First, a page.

NEW YORK (CNNMoney) -- It's been a tough decade for Ma Bell.
Investors in AT&T have watched the stock do very little in the past ten years even though AT&T has transformed itself from a stodgy long distance company to a leader in wireless communications.
The stock is down more than 30% since April 2001. The Dow is up about 25%. Even if you factor in AT&T's super-rich dividends, the stock barely broke even on a total return basis, according to data from Thomson Baseline.
There is a special place in my heart for AT&T. A freelance piece I did about Ma Bell and its numerous offspring in October 2001 for CNNMoney helped land me my gig here. I continued to follow the company's sluggish growth closely as part of the tech and media beats.
AT&T's weak performance gave me many opportunities for some admittedly cheap-shot/kick 'em while they're down headlines for stories and charts. ("Throw Ma Bell From the Train" and "Dial M for Miserable" are personal favorites.)
But a curious thing has happened in the past few weeks. AT&T has rallied following the news that it plans to buy the U.S. assets of T-Mobile from Germany's Deutsche Telekom. That deal will vault AT&T ahead of Verizon (VZ, Fortune 500) in wireless market share.
AT&T's stock is up 10% since the T-Mobile deal was announced and Ma Bell is very close to its 52-week high. The Dow (INDU) is up an impressive 4.5% during the same time frame.
So what's really interesting here is that AT&T is actually leading in an up market. It would be one thing if AT&T was outperforming when the market wasn't doing well.
That often happens since AT&T, thanks to a dividend that yields more than 6%, is viewed as a relatively safe stock for so-called conservative widow and orphan investors. Ma Bell's dividend, after all, is a lot more attractive than a 10-year U.S. Treasury yielding just 3.4%.
"You could buy AT&T just for the dividend. With a 6% yield, it's a good bond substitute," said Dan Genter, chief investment officer of RNC Genter Capital Management in Los Angeles. AT&T is a holding in the firm's RNC Genter Dividend Income Fund (GDIIX).
But has AT&T really changed all that much to justify the new-found love from investors? Analysts still expect growth that's barely above a snail's pace.
Consensus forecasts are for revenue increases of 1% a year in 2011 and 2012 with profits estimated to increase 3.5% this year and 7% next year. Despite this, shares trade at 13 times 2011 earnings forecasts.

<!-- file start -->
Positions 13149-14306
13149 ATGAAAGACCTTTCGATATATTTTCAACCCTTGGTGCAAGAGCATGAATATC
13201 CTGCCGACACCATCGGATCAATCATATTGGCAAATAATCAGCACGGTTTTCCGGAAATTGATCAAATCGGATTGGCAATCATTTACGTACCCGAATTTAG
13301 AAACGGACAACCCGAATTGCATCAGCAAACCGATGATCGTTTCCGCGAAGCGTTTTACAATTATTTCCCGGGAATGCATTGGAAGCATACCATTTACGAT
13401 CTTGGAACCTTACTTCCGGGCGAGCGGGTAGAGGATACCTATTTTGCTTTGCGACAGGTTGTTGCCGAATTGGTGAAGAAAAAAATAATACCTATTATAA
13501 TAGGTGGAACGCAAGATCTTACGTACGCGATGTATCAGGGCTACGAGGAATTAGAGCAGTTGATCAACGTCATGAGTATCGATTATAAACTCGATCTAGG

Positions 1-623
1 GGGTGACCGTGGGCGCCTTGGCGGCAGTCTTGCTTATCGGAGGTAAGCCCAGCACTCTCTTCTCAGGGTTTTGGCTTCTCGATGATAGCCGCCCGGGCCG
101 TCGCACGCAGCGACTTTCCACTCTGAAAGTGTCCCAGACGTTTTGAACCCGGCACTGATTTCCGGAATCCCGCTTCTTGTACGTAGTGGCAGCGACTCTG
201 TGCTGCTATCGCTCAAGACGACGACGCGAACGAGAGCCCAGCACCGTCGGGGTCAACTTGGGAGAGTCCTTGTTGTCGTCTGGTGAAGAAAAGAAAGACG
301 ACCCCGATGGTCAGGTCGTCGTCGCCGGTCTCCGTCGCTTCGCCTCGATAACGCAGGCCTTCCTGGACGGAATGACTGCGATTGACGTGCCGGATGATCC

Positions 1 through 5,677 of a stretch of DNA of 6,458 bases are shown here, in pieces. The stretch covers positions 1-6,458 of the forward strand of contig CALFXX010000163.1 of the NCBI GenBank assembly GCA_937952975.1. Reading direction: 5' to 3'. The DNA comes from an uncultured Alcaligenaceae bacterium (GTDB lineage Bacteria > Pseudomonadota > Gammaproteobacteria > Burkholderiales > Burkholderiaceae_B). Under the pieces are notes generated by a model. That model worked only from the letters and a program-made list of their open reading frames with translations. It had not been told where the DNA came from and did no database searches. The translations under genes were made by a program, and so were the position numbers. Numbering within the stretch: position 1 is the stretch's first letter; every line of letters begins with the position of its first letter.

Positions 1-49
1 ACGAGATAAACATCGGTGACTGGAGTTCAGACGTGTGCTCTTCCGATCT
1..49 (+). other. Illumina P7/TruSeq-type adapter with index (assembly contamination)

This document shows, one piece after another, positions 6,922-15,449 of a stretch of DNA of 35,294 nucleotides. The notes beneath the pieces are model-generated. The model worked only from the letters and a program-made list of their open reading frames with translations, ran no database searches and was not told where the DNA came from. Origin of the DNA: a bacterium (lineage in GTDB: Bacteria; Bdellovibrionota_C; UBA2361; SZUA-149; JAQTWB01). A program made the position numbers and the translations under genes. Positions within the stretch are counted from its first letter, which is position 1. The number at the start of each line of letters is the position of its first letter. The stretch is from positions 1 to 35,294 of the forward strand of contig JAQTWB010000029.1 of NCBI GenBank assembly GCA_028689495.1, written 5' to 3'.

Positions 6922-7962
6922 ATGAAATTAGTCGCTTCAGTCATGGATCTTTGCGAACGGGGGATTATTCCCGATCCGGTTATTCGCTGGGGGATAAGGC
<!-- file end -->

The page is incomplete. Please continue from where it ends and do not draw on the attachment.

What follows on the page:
That's only a slight discount to Apple (AAPL, Fortune 500), which is valued at 14 times this year's profit estimates even though it is growing at a much faster clip than Ma Bell. The small discrepancy is particularly surprising since you could argue that AT&T owes much of its success to Apple's iPhone.
Genter said that's a short-sighted approach though. He argues that the T-Mobile deal, assuming it gets past regulators, should add to earnings in 2013. He added that taking T-Mobile out of the mix as a competitor is good news for AT&T since T-Mobile has typically offered cheaper monthly plans.
But it's no guarantee that the Federal Communications Commission and Department of Justice will give the merger their blessing. Maris Ogg, president of Tower Bridge Advisors, a money manager in Conshohocken, Pa., said she thinks it's a toss-up that the deal is approved.
Ogg, whose firm owns shares of AT&T but has been trimming its stake in recent months, agreed that the deal would be a plus for AT&T. But there's the potential for a lot of headline risk as it will likely take more than a year before it's clear what will happen in Washington.
Ogg said she'd be a seller of AT&T shares at a price over $30 (they were trading around $30.75 Monday) and a buyer in the low $20s. She said she doesn't think her firm will ever unload its entire stake of AT&T -- mainly due to the dividend.
But she added that there's still little to get excited about beyond the fat yield, even with the growth in wireless. Ma Bell's other "old" businesses, which include wireline voice, data services and its directory division, still account for more than half of AT&T's total sales.
"AT&T hasn't been an attractive investment for the past few years," Ogg said. "Long distance keeps going down. At some point, long distance will have declined enough that it's no longer significant. But we're not there yet."
-- The opinions expressed in this commentary are solely those of Paul R. La Monica. Other than Time Warner, the parent of CNNMoney, and Abbott Laboratories, La Monica does not own positions in any individual stocks.
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